17. What if more than one associations shares a legislative district for a local candidate? Do all of the local associations have to agree to engage in advocacy activity?
  18. Can state associations support local candidates for office without the agreement of the local association?
  19. Can a local association support a state candidate without the agreement of the state association?
  20. Can a local or state associations support a federal candidate without the agreement of NAR?
  21. Can an association that has members living in the territorial jurisdiction of another association be able to send solicitations for RPAC to their members?
  22. My association has an office in another association’s territorial jurisdiction. Am I still able to host events at that office without violating this policy?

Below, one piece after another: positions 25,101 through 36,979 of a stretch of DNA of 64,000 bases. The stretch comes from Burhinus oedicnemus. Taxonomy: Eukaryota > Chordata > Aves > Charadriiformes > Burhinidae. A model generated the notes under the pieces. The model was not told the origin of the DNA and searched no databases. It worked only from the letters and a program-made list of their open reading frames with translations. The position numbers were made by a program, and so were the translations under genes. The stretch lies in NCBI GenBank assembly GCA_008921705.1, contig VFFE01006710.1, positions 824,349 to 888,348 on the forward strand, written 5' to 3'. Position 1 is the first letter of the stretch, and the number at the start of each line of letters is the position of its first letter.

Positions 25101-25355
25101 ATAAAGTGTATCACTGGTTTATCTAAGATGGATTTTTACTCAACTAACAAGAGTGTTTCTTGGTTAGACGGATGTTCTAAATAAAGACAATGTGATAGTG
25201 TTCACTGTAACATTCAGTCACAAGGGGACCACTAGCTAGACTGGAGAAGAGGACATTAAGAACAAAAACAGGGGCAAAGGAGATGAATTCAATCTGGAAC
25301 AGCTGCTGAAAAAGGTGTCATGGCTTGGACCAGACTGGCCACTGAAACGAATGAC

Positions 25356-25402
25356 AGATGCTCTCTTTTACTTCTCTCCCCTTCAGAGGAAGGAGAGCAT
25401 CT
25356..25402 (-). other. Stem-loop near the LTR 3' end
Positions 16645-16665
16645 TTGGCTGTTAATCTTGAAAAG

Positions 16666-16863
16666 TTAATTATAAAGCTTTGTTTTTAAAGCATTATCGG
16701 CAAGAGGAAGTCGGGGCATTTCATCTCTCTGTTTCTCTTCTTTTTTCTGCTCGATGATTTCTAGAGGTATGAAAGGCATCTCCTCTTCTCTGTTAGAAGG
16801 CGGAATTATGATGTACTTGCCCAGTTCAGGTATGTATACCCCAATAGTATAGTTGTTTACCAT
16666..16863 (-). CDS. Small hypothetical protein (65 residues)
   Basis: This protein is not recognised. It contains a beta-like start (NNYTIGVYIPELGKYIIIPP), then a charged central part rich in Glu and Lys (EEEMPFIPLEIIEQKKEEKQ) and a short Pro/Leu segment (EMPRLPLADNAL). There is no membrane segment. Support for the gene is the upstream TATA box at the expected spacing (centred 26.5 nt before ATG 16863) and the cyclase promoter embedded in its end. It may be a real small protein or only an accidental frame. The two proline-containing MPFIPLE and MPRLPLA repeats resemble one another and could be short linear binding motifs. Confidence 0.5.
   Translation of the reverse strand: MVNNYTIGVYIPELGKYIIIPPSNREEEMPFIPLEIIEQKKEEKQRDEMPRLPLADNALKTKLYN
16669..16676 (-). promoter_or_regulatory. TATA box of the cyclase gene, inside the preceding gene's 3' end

23. Our local association conference is held in a hotel in another association’s territorial jurisdiction. Will we need permission of that other local association to have our conference in their territorial jurisdiction?
  24. Our association rents space in another local association’s territorial jurisdiction to hold candidate interviews for candidates within our territorial jurisdiction. Is that a violation of the policy?
  25. My association has 3,000 members. Association B next door has 300 members. 900 of my 3,000 local association members work in the other association’s territorial jurisdiction. Since I have 3 times the members of the other association, do I still have to cooperate to take advocacy action in their territory?
  26. We have tried to work with a neighboring association in the past, but that association just ignores our outreach and does nothing. Will their refusal to cooperate in advocacy activity make it impossible for my association to engage in REALTOR® issues that may affect my members who work in that jurisdiction?